2. What has been your biggest financial regret and what did you/are you doing about it?
My biggest financial regret was buying shit that I didn't need. Like I wrote about earlier, I graduated from college and immediately plunked down almost half of my salary on a used Corvette and proceeded to dump another half year's salary (at the time) into upgrades. But that was only one example of my spending habits. I spent damn good money going out to eat every damn day back when I lived and worked in Virginia, and that stuff adds up - fast.
I wish my biggest financial mistake wasn't so easy to point out, but in my case it is. A couple years ago I got into guns, so I blew through a few thousand procuring a few hand guns and ammunition. Last year I bought a Honda Ridgeline, not exactly the hallmark of motorized efficiency. Damn, I was a mess.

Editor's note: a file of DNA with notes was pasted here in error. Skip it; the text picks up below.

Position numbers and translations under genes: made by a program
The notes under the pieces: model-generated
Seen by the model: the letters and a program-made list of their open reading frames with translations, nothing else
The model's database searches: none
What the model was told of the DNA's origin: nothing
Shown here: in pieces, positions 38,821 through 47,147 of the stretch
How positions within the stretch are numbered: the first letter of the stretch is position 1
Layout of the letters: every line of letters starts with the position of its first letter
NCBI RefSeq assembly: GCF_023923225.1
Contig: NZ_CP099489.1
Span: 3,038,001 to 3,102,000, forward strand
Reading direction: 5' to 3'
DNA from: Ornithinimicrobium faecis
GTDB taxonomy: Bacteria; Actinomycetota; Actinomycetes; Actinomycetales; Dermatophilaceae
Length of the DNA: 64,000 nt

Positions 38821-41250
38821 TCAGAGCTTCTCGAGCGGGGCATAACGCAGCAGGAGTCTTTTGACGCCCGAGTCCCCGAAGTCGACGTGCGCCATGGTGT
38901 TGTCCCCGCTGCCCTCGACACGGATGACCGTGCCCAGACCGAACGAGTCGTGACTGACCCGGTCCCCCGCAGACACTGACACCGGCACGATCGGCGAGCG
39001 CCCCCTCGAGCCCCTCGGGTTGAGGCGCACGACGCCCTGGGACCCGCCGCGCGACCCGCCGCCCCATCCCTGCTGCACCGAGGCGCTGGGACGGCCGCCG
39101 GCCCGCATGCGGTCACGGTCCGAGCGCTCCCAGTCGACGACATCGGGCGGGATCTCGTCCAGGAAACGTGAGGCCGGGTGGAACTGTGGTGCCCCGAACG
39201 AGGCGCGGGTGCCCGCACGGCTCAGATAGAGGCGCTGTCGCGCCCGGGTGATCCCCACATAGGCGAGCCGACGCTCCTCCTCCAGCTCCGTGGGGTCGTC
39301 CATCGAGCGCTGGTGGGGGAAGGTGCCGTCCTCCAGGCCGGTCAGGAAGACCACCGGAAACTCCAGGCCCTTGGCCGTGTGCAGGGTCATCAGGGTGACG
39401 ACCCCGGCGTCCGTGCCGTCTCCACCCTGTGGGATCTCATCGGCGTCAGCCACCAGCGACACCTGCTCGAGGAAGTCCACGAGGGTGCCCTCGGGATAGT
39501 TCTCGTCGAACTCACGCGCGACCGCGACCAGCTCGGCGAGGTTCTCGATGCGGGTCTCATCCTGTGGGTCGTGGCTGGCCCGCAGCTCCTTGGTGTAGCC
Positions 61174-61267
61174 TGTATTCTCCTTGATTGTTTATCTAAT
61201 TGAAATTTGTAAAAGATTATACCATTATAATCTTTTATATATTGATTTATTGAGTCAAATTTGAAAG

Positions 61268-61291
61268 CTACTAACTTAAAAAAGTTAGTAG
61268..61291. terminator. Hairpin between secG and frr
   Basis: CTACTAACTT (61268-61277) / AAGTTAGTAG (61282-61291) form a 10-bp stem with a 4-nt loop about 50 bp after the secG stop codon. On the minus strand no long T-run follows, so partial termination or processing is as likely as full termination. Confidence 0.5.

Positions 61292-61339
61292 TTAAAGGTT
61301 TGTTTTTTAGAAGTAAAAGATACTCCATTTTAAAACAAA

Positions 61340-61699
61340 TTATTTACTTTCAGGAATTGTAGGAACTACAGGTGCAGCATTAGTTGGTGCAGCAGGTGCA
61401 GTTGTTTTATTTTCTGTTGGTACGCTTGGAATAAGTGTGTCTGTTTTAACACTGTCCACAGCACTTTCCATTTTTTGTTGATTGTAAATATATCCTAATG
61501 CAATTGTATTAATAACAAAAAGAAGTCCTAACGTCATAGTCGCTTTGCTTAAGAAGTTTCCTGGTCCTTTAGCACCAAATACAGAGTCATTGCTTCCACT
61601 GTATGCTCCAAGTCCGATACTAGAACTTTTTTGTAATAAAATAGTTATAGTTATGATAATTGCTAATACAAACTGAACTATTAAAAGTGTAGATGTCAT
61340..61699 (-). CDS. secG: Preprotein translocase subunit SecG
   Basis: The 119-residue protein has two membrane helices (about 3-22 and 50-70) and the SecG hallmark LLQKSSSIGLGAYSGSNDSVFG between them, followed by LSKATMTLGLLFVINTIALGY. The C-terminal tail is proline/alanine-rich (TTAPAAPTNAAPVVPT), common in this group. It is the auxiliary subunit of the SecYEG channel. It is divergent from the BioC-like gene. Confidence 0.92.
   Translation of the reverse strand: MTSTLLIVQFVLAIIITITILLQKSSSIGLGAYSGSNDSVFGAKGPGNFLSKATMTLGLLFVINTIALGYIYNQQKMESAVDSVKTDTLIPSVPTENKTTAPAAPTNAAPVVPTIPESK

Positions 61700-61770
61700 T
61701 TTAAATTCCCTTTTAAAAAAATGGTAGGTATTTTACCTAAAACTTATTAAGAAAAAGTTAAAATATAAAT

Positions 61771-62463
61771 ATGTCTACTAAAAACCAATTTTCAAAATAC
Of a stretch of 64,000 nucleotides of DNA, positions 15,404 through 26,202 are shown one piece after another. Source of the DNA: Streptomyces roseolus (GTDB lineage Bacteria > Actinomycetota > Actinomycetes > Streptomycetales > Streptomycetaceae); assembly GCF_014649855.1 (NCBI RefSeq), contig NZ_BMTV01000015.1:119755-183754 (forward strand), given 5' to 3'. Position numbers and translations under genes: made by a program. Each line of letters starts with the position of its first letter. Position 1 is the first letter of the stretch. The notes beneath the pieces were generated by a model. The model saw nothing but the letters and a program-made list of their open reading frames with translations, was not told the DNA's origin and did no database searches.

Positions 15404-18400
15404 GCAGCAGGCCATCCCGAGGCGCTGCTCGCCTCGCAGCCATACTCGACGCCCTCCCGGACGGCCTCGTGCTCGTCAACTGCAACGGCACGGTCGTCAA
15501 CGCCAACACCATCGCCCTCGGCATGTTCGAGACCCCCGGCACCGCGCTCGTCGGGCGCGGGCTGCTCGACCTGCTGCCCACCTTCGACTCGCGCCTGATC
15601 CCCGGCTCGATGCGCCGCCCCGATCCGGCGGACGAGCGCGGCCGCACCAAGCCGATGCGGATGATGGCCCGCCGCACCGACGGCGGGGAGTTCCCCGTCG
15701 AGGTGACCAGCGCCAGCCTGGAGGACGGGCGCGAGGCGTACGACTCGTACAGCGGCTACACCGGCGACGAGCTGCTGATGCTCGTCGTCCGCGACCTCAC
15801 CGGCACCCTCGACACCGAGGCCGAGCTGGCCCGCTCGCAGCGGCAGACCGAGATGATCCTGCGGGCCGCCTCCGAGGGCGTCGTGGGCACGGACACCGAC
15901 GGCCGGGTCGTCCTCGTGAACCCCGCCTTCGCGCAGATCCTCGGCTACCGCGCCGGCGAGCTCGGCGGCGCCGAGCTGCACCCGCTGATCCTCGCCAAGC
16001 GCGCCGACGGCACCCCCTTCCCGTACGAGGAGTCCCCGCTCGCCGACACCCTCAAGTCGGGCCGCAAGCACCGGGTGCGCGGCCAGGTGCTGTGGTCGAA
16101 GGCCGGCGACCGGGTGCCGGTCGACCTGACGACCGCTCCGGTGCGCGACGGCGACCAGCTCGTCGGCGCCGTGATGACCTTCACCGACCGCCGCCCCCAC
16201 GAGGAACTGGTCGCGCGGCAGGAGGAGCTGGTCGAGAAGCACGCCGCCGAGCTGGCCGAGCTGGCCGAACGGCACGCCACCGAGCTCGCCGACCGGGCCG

Since my wife and I made the decision to retire early, we have completely streamlined our spending. We don't spend money on junk any more. In fact, we feel much more satisfied when we rid our lives of stuff rather than augmenting it with crap. We're literally swimming in cash now that we pour into our short or long term savings accounts. We have shorter term goals of buying some property in Sedona, AZ and longer term goals of, well, retiring before I hit the sweet old age of 40.
It'll happen on schedule. Actually, screw that. It'll happen before schedule because we are devoted to living a non-ridiculous lifestyle that prioritizes saving rather than spending, of the elimination of shit rather than the accumulation of it. I have come a long, long way since making the decision to retire early.
3. If you could retire tomorrow – what would you do with your time?